But what’s it good for?

A recent article in the New York Times briefly discusses the utility of cats, and asserts that their lack of usefulness is attributed to the theory that in contrast to other domesticated animals, the cats have domesticated humans, and generally do not let the humans determine their breeding.

Compared to sheepdogs, cats are generally less useful.  But most people don’t acquire cats for their utility.  We acquire them for their independent nature, for their companionship, for their snuggliness (even for their ease of litter-training).

Of course, there are some cats that are more useful than others — Thunder is my “Alarm-Cat”, an almost-service animal who will diligently nose-bump me as many times as is necessary to get me up on time for work.  She’ll even give me a wake-up call when I take a nap.  The hard part of course, is convincing her about Daylight Savings Time.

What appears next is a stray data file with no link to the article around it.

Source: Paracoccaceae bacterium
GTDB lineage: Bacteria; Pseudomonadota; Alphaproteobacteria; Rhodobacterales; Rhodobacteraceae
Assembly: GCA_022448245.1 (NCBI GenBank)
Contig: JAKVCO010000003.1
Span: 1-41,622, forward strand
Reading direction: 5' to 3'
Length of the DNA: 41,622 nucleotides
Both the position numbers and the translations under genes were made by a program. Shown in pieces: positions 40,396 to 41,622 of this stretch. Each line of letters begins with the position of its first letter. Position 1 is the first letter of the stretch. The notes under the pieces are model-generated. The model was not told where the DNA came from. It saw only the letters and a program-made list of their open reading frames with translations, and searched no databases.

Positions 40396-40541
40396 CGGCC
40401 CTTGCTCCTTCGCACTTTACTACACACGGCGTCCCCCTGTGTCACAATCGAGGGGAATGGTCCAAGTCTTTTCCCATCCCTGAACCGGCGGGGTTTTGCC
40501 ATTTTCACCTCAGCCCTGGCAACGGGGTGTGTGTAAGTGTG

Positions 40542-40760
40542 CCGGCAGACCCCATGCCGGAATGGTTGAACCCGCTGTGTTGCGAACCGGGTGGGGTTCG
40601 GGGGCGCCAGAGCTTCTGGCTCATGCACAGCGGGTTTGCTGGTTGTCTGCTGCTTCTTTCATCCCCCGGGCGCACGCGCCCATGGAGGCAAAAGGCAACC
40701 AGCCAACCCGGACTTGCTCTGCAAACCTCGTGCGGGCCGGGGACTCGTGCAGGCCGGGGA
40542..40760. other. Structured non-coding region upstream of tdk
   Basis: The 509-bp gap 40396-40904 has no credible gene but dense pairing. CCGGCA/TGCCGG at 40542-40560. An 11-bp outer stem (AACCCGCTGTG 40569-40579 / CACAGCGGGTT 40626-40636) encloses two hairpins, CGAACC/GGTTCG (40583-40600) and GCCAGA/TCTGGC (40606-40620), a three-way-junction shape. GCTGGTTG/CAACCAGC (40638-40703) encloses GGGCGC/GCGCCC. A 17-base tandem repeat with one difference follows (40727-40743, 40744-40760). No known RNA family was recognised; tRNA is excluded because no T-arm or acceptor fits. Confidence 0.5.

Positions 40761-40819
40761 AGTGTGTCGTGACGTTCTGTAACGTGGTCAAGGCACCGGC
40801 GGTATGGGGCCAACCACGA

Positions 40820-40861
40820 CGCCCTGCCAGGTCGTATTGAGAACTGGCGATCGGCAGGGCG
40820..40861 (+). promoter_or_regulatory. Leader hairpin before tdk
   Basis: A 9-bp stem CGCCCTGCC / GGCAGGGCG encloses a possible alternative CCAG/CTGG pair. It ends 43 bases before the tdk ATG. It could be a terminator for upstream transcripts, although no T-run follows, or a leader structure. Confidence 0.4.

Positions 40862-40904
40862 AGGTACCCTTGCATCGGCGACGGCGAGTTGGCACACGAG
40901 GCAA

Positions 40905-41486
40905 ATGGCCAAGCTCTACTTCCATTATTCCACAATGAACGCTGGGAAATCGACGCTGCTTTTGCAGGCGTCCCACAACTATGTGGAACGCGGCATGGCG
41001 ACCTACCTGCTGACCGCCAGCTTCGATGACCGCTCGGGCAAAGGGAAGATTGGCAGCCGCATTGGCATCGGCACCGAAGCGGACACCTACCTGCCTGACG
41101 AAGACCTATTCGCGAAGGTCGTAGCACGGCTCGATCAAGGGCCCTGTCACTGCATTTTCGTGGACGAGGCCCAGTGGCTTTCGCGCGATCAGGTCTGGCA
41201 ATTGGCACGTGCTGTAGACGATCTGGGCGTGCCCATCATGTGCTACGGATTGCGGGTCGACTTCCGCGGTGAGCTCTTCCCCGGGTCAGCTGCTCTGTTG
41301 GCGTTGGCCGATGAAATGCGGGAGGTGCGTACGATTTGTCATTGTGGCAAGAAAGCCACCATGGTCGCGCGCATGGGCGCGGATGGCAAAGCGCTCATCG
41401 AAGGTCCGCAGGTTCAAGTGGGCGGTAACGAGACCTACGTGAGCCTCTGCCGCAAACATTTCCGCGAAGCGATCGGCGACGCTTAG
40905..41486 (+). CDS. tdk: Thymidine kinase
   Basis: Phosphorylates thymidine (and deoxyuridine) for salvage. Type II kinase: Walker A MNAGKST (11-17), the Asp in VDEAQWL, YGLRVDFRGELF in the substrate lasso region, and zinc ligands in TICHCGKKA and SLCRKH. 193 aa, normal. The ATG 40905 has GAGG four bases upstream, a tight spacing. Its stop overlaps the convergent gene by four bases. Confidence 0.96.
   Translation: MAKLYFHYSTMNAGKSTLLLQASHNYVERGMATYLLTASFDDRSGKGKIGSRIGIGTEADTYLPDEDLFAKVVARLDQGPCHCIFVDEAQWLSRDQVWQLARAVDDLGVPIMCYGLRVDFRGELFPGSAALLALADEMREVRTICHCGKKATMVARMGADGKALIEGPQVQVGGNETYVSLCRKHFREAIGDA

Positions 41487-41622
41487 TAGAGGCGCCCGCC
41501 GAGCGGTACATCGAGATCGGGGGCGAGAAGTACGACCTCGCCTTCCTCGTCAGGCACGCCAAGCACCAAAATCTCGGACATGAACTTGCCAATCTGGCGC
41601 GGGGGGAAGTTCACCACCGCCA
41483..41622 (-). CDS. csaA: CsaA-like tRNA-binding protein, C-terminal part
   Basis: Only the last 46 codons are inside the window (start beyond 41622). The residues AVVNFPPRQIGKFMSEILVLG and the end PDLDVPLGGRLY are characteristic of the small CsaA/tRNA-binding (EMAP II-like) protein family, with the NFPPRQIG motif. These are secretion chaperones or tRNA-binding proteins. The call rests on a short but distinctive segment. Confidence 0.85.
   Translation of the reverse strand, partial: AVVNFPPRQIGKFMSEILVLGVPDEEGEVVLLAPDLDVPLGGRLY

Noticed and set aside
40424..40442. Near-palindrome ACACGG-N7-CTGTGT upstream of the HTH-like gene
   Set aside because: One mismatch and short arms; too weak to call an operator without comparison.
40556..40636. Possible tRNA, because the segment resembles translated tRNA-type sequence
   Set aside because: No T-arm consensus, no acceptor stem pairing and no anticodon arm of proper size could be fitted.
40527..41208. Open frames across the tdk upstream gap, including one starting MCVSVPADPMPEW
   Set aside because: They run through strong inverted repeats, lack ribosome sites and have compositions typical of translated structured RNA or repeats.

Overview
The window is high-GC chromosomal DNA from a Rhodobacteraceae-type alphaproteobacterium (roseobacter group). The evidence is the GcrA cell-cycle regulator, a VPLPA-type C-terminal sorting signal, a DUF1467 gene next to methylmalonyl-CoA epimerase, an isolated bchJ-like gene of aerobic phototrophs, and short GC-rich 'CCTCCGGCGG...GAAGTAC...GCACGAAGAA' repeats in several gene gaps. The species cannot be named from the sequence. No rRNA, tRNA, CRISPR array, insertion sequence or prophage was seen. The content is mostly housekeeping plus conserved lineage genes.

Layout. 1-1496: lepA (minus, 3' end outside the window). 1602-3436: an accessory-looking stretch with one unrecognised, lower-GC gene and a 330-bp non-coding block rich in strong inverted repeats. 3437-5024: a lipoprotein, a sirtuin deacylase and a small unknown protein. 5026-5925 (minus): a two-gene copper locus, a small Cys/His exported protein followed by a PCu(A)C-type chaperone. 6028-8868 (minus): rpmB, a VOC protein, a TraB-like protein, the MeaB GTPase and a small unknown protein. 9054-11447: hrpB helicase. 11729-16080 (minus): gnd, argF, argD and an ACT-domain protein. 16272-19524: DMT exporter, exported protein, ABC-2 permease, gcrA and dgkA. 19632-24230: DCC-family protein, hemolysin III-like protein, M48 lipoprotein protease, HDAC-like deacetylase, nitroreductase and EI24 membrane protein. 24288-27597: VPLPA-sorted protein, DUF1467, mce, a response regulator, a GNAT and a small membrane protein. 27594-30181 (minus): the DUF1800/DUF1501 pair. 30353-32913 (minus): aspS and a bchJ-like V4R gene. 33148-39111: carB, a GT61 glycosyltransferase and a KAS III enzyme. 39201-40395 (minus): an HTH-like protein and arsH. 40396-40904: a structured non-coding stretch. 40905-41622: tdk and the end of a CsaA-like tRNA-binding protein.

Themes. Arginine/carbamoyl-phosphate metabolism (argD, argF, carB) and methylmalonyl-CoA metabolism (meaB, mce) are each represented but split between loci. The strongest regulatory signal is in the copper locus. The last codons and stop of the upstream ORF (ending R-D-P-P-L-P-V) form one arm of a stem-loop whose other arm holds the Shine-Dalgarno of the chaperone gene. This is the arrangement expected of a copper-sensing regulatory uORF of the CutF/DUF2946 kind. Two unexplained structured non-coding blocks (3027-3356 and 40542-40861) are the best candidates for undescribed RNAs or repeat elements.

Aside from that, Thunder’s “utility” is limited to lap-warming.  Like our other cats, she sheds, sometimes shreds, complains about household arrangements, and consumes kibble.

I own an alarm clock.  It’s great for telling time.  But I prefer my alarm-cat, whose persistence is much more pleasurable that a mechanical blaaaat.

Do you have a cat for a service animal?

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